In another embodiment, an absorbent article of the invention may comprise a front waist region, a back waist region, and a crotch region between the front and back waist regions. The article may have an interior surface and an exterior surface, and a longitudinal axis and a lateral axis. The article may have two laterally opposing, longitudinally extending barrier cuff strips associated with the interior surface of the absorbent assembly. Each barrier cuff strip may have longitudinally opposing front and back ends disposed in the respective waist regions. Each barrier cuff strip may have longitudinally extending, laterally proximal and distal edges connecting the front and back ends. The proximal edges may be located nearer the longitudinal axis than the distal edges. Each barrier cuff strip is joined to the interior surface of the absorbent assembly along the proximal edge, each barrier cuff strip distal edge being attached to the interior surface of the absorbent assembly at end bonds located adjacent to the front and back ends of the barrier cuff strip. Each barrier cuff strip includes a longitudinally extending elastic gathering member attached adjacent to the distal edge such that when allowed to relax, the elastic gathering member contracts and lifts the distal edge away from the interior surface of the absorbent assembly. Each barrier cuff strip is also attached to the interior surface of the absorbent assembly at a discrete, intermediate bond located laterally between the proximal and distal edges and longitudinally between the respective end bond and the lateral axis within one of the waist regions.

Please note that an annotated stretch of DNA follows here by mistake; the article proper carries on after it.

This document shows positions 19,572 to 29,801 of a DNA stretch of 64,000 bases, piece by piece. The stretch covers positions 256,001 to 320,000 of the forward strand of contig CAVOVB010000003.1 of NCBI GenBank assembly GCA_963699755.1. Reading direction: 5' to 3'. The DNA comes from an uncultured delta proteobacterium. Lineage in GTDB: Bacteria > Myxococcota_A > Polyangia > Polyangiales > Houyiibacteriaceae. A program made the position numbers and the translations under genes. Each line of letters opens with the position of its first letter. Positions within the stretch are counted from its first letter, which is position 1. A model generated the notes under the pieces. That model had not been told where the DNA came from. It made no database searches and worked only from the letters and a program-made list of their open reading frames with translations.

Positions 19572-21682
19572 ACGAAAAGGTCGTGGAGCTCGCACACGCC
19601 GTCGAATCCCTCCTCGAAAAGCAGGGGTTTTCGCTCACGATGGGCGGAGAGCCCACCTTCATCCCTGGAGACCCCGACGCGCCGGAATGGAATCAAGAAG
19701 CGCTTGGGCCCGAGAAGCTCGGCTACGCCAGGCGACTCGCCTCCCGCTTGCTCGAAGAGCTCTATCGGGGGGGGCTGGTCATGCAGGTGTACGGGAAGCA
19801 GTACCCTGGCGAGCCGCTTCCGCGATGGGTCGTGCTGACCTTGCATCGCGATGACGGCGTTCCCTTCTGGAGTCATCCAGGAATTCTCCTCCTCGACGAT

BRIEF DESCRIPTION OF THE DRAWINGS

While the specification concludes with claims pointing out and distinctly claiming the present invention, it is believed the same will be better understood by the following drawings taken in conjunction with the accompanying specification wherein like components are given the same reference number.

FIG. 1 is a plan view of an absorbent article embodiment of the present invention having portions cut-away to reveal underlying structure;

FIG. 2 is a fragmentary sectional view taken along section line 2-2 of FIG. 1;

FIG. 3 is a fragmentary sectional view taken along section line 3-3 of FIG. 1;

FIG. 4 is a perspective view of the disposable diaper embodiment of FIG. 1;

FIG. 5 is a fragmentary coronal view showing the diaper of FIG. 1 in place on a wearer;

FIG. 6 is a front schematic view of a diaper as worn by a wearer;

FIG. 7 is a side schematic view of a diaper as worn by a wearer;

FIG. 8 is a plan view, in cross-section, of a diaper as worn by a wearer;

FIG. 9 is a plan view of an alternative embodiment of an absorbent article constructed in accordance with the present invention;

FIG. 10 is a plan view of yet another alternative embodiment of an absorbent article constructed in accordance with the present invention;

FIG. 11 is a cross-sectional view taken along section line 11-11 of FIG. 10;

FIG. 12 is a fragmentary sectional view of an alternative embodiment of a barrier cuff assembly;

FIG. 13 is a fragmentary sectional view of a further alternative embodiment of a barrier cuff assembly;

FIG. 14 is a fragmentary sectional view of a diaper embodiment having a dual cuff barrier cuff;

FIG. 15 is a plan view of another alternative embodiment of an absorbent article according the present invention.

DETAILED DESCRIPTION OF THE INVENTION

As used herein, the following terms have the following meanings: